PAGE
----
|Last updated: 21/05/2013|
With hindsight we can all be wise and perceive our past understanding as enlightened and our decisions as guided by neat and clear objectives. In reality we are all blind to the future and to how things actually play out: present conditions often determine our interpretation of causality in the past and create their own tradition. I am now aware that my understanding of the Plant Genetic Resources (PGR) problem, as it was in 1983, conditioned the way I tried to contribute to solving it and the determination behind my actions. The work and thoughts of José Esquinas-Alcazar ‘Pepe’; Francisco Martinez ‘Pancho’ and Patrick Moony ‘Pat’, sculpted the model I formed in my mind and that of the Mexican Delegation to the FAO. I can now see that even the experts could not imagine how increasingly complex and widespread these problems could be, and the actual routes that achieving the institutionalisation of the ITPGRFA would take
During the last millennia, farmers have domesticated plant wild varieties and through breeding and selection, made these plants viable for agriculture. The enormous development of global agriculture always relied on the work of farmers (see Chapter 13 on Farmers’ Communities) and more recently on the breeding skills of modern breeders (see Chapter 15 on the plant breeders) and hence on the continuous supply of genetic variability found in germplasm samples. More and more, the genetic variability has proven fundamental to enable humankind to confront new threats such as climatic changes.
This annex provides an overview on the major developments in FAO that led to the negotiation, adoption and implementation of the International Treaty on Genetic Resources for Food and Agriculture. It also presents the major milestones within the Commission on Genetic Resources for Food and Agriculture and the negotiations that led to the adoption of its multi-year programme of work for all genetic resources for food and agriculture.
As a multitude of studies have shown in the course of the past 30 years, global interdependence on plant genetic resources for food and agriculture (PGRFA) is nothing new, but merely a statement of fact. An often quoted FAO study dating from the year 1998 revealed the knowledge that only four crops (rice, wheat, sugar and maize) account for 65 per cent of the dietary intake worldwide (Palacios, 1998). This is the result of a lively system of global exchange and movements of crops over hundreds of years, paired with the fact that crop varieties, if they are not nurtured through human care, will be neglected and are eventually endangered in their existence.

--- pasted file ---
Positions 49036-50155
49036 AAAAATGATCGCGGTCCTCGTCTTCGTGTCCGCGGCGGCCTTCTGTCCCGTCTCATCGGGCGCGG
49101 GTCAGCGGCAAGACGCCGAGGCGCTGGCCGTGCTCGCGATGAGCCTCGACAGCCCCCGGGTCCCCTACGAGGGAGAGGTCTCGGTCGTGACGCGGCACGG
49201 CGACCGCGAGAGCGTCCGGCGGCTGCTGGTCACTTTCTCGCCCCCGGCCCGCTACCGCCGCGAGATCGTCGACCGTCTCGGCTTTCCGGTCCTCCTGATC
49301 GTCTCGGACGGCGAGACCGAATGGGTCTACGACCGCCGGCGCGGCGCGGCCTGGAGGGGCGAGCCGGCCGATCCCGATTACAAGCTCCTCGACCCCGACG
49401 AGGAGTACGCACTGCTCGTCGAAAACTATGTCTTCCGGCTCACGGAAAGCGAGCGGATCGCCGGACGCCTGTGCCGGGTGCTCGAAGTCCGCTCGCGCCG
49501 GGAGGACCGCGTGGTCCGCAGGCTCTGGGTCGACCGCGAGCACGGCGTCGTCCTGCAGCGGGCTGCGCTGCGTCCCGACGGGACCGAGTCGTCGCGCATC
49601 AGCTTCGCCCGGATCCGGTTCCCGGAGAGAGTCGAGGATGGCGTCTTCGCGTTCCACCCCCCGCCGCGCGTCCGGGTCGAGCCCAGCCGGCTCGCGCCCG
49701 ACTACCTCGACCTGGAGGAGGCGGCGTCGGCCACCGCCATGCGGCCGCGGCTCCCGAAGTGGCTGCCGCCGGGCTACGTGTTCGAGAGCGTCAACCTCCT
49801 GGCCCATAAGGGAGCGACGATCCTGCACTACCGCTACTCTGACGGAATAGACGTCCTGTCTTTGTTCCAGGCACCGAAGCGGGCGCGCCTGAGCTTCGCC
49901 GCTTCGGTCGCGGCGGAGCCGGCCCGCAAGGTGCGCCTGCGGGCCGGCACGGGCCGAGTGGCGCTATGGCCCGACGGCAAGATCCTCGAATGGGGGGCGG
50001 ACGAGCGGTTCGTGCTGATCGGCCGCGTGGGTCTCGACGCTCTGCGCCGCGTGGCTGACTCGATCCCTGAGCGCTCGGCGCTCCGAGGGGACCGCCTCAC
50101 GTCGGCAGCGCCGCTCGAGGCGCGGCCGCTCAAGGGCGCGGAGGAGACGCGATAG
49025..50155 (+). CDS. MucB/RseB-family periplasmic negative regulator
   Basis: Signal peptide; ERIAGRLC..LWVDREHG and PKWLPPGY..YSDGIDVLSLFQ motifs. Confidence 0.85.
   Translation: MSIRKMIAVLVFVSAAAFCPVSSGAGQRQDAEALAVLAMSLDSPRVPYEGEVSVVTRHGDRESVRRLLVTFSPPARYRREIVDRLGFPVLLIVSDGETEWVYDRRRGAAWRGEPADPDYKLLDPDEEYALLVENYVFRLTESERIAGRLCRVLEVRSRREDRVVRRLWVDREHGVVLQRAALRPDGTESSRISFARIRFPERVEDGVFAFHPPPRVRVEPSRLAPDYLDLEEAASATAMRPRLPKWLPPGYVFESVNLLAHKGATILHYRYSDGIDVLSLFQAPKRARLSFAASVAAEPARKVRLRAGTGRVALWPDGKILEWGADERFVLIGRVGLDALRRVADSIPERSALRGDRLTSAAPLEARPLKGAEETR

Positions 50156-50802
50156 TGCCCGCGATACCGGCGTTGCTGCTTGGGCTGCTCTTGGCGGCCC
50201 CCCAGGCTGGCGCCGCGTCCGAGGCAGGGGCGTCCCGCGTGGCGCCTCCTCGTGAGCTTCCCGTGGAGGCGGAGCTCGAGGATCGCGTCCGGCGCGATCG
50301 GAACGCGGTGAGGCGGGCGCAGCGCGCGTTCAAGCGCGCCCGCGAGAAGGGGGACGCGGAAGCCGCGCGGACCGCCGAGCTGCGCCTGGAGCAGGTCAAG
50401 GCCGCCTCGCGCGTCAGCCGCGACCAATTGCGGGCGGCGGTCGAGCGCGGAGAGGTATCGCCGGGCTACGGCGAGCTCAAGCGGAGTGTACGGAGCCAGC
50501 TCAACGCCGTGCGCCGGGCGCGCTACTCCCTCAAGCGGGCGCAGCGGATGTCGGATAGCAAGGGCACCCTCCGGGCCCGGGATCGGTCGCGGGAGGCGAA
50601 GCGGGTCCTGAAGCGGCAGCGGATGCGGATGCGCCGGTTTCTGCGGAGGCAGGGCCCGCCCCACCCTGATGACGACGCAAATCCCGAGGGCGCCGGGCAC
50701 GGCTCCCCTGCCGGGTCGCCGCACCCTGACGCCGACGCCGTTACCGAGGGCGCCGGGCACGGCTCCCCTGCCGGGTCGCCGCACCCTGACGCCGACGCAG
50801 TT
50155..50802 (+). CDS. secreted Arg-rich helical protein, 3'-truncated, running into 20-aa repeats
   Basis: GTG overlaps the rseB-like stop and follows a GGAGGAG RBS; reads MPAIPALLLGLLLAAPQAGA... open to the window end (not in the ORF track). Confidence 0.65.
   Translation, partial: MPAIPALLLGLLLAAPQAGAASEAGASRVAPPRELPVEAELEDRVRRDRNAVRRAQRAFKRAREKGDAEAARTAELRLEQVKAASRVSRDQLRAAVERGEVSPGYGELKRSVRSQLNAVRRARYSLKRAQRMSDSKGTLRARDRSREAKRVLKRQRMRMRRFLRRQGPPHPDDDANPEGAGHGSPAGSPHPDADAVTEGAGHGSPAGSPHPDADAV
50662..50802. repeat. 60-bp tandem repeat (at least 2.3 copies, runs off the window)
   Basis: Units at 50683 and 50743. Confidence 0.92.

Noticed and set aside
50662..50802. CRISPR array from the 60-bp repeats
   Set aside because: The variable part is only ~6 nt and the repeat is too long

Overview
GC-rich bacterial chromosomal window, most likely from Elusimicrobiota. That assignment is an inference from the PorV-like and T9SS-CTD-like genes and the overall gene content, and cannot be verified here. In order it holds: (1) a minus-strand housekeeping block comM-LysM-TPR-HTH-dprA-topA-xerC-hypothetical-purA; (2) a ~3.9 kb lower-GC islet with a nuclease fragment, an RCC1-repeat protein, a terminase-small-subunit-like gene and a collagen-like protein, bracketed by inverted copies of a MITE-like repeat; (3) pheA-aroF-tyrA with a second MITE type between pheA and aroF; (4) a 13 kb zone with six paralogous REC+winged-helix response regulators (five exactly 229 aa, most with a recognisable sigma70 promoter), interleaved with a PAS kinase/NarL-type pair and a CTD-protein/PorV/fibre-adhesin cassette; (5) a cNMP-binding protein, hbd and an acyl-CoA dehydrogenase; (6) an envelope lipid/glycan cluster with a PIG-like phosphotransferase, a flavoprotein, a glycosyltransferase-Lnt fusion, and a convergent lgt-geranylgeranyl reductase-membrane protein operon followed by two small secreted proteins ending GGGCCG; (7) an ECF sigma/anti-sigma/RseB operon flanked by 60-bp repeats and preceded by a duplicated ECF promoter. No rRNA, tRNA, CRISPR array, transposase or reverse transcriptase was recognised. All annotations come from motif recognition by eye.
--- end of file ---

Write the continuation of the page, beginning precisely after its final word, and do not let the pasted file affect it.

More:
Plant breeding started about 9000 to 11,000 years ago when man started with the domestication of wild plants. Farmers and growers tried to improve their crops with desired traits through trial and error. The evolutionary theories of Darwin and the genetic experiments of Mendel that were developed at the end of the 19th century gave a further impulse to plant breeding and made it more efficient. During the 20th century breeding science was further improved through knowledge of genetics, plant pathology and entomology (Bruins, 2009). The development of hybrids (starting around 1920) was the first technology in plant breeding to offer better plant varieties to growers and farmers.
The International Treaty on Plant Genetic Resources for Food and Agriculture is a pivotal piece of recent legislation, providing a route map for the use of such resources for sustainable agriculture and food security. This book explains the different interests and views at stake between all players in the global food chain. It touches upon many issues such as international food governance and policy, economic aspects of food and seed trade, conservation and sustainable use of food and agricultural biodiversity, hunger alleviation, ecological concerns, consumer protection, fairness and equity across nations and between generations, plant-breeding techniques and socio-economic benefits related to food local economies
The Multilateral System of the FAO Treaty (MLS) is exemplary. In order to promote conservation and sustainable use of plant genetic resources for food and agriculture, it establishes a global approach of simplified access to these resources and sharing of benefits from their utilization. This article analyzes the organizational structure of the MLS with the aim of unveiling concrete lessons for a possible system of global management of genetic diversity of a global importance and value based on access and benefit sharing (ABS). The underlying goal of such a system would be to promote conservation and sustainability of such genetic diversity.
In order to highlight key concerns and identify where further work is needed, this paper uses interviews and discussions with several leading individuals5 as well as articles, doctrine and official documents from relevant institutions to explore the subject. From our research and these interviews, five important issues have emerged. Each of these issues will be examined as follows. First, a short ‘state of the art’ will be summarized; second, we highlight the key issue and the different perspectives on it that we uncovered through our interviews; third, we outline particular questions that will require attention in the future.
This paper presents an initial critique of the Philippine Plant Variety Protection Act of 2002, focusing on its implications in the recognition and protection of farmers’ rights, as enshrined in the International Treaty on Plant Genetic Resources for Food and Agriculture (ITPGRFA). The critique is based on the provisions of the law as adopted, and does not yet include an analysis of its implementing rules and regulations which have yet to be formulated.